The second is to point out that, in fact, many famous authors take great care in learning several language varieties. For example, in the preface to Adventures of Huckleberry Finn, Mark Twain notes:
In this book a number of dialects are used, to wit: the Missouri negro dialect; the extremest form of the backwoods Southwestern dialect; the ordinary “Pike County” dialect; and four modified varieties of this last. The shadings have not been done in a haphazard fashion, or by guesswork; but painstakingly, and with the trustworthy guidance and support of personal familiarity with these several forms of speech.
I make this explanation for the reason that without it many readers would suppose that all these characters were trying to talk alike and not succeeding.
When we encourage students to creatively mix their own varieties of English with the standardized version depending on the time and circumstances, we help them develop both their self-confidence and their own unique voices: Think how much blander the literature of Mark Twain or Maya Angelou would be if every character talked the same way. For more ideas on how to do this, my colleague Christine Mallinson and I have a list of resources here.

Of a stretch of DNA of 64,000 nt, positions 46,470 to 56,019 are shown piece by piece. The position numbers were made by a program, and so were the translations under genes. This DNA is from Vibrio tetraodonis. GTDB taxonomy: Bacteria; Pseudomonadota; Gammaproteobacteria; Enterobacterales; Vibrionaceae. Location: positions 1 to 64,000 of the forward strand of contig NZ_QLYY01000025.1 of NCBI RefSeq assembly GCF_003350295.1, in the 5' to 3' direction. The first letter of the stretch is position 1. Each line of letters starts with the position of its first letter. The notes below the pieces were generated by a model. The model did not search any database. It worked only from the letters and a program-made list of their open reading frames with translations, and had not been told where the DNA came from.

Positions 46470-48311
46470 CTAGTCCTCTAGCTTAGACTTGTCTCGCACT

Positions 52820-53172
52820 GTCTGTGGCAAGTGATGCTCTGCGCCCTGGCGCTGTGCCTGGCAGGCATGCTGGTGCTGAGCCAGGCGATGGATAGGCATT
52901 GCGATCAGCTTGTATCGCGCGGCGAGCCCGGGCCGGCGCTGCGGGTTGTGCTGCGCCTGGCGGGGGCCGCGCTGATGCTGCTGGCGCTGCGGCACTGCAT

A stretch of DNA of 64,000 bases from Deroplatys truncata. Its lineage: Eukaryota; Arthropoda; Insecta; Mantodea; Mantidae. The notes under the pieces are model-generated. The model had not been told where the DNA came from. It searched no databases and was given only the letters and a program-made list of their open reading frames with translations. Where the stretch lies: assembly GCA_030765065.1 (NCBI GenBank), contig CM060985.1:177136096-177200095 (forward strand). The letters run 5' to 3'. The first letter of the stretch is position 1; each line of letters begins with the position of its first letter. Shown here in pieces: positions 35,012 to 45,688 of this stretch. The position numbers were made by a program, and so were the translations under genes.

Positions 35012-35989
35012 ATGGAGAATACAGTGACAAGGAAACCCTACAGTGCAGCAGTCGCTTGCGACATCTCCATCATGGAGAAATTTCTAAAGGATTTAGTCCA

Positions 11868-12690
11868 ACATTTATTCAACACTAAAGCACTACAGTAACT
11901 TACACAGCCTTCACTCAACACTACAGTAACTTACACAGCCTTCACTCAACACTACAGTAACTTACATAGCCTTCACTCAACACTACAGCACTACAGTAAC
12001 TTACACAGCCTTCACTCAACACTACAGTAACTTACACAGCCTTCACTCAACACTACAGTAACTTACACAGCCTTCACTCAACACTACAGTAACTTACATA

In fact, this kind of linguistic flexibility is a skill that’s becoming more and more recognized. For example, the recently-implemented Common Core Standards state that students need to “appreciate that the twenty-first-century classroom and workplace are settings in which people from often widely divergent cultures and who represent diverse experiences and perspectives must learn and work together…[and be] able to communicate effectively with people of varied backgrounds.”
But the task of challenging linguistic insecurity isn’t just the job of classroom teachers. From animated caricatures to the next great work of literature, we all need to start with this basic premise: Which variety of English you speak has nothing to do with how smart you are.
In a 1979 essay called “If Black English Isn’t a Language, Then Tell Me, What Is?,” James Baldwin states: “A child cannot be taught by anyone who despises him, and a child cannot afford to be fooled. A child cannot be taught by anyone whose demand, essentially, is that the child repudiate his experience, and all that gives him sustenance, and enter a limbo…” Otherwise, Baldwin warns: “it may very well be that both the child, and his elder, have concluded that they have nothing whatever to learn from the people of a country that has managed to learn so little.”